The Tunnel Does Not End.


I have put off writing this post. I am embarrassed and afraid. I am embarrassed to admit I don’t have it all together. I am afraid if I ‘let the cat out of the bag’ you will not like me. I am embarrassed to share this side of myself. The side that is frequently in pain. I am afraid of what you will think of me. If I tell you about the painful part of fibromyalgia that I deal with, will you think me weak? A complainer? A whiner? I feel like those things from time to time. Why shouldn’t you think these things of me as well? There are days when I feel like nothing more than a burden. A burden to my husband, my family, my friends, and even to the system! Good lord, I’m a burden to the United States of America! The thought of all of this is beyond embarrassing, it is scary. When I am in this frame of mind I feel like a worthless human being.

The truth.  With pain comes suffering and it is often mental with the physical. So I am going to write what I need to write. Here goes nothing…

It’s an ‘FM day’ is code for I’m having a fibromyalgia flare! A flare is when your painful symptoms increase dramatically, usually forcing you to bed. You probably will experience fibrofog and any co-existing symptoms you have will make themselves known in a big way! All these symptoms can occur at the same time or at intervals. Sometimes, it’s just the pain without any of the rest. A flare is painful, debilitating, and frustrating.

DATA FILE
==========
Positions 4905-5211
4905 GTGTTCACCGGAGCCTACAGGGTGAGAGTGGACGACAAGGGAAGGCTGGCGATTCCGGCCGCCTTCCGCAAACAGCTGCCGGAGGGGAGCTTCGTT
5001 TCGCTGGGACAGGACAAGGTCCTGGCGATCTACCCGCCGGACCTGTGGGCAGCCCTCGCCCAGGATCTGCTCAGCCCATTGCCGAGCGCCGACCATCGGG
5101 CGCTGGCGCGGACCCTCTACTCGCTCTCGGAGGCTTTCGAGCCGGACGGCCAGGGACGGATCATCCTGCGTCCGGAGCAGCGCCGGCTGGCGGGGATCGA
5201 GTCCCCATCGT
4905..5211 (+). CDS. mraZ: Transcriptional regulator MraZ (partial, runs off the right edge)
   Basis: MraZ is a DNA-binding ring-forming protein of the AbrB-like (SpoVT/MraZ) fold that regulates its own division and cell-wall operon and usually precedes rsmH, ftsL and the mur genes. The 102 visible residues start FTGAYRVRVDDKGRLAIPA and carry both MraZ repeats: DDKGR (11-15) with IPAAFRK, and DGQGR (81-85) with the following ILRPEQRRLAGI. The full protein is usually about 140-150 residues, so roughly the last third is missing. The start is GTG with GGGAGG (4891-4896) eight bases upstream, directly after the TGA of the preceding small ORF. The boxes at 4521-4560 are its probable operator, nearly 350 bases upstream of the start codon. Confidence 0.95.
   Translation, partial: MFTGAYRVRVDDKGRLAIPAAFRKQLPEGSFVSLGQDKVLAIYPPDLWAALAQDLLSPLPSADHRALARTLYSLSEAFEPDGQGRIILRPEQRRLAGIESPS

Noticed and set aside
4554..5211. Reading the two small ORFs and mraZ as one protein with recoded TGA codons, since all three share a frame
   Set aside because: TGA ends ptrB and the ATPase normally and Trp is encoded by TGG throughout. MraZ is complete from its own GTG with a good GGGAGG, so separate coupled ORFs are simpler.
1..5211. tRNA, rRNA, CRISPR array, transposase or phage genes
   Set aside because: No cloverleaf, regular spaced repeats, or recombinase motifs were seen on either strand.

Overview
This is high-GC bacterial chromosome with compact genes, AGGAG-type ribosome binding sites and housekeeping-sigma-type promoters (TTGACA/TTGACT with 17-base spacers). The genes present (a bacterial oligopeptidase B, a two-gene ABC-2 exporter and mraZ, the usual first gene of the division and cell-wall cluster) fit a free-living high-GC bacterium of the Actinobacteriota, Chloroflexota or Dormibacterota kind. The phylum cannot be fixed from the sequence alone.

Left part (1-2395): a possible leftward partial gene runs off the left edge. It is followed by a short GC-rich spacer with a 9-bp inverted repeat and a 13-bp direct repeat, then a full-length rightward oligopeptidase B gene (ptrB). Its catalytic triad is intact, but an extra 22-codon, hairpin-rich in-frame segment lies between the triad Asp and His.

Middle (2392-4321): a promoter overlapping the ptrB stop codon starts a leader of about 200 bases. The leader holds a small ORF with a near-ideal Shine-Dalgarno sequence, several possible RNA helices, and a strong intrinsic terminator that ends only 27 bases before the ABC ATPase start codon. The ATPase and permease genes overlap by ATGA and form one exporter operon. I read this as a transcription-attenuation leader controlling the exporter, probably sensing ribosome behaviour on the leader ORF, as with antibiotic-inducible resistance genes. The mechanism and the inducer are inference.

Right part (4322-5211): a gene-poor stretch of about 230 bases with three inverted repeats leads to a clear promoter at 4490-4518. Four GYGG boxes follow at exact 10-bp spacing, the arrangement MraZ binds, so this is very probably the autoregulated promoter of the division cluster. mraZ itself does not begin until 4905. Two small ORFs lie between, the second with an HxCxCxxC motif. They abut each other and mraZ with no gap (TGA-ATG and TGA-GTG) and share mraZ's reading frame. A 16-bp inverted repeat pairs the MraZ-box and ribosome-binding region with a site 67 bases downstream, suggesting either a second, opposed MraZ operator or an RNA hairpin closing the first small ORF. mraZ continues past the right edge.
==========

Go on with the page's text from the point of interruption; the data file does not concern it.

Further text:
The pain from the flare stops you from completing any activity. The fibrofog makes it difficult to remember words, forget about putting a sentence together! The fatigue makes it feel like a workout just getting in and out of bed. Any stimuli are too much: lights are too bright, a sound is too loud, smells are too rotten, touch is too painful. You swear you can feel the blood flowing through your veins and it’s burning you from the inside out. Your heart beats in your ears and it feels like your head is pounding right along with it. You will cry.

I am fully aware I am going to pay to play. If I do ‘A’ then I will suffer ‘B’. It is just that simple. I never know how bad a flare will be or how long it will last. I am pretty good at pushing hard for a day or two when I need to, then the flare will hit. And it will be bad. I usually weigh out my options and decide if I can afford to have a flare. There are times when I know I cannot mentally handle a flare because I get so depressed when I am in pain. I will choose to not do an activity or decline an invitation. There are times when I have planned an activity or outing so I will be incredibly careful the days leading up to the event so I can attend. But I am reminded all too often, a flare can hit at any time, whenever IT pleases.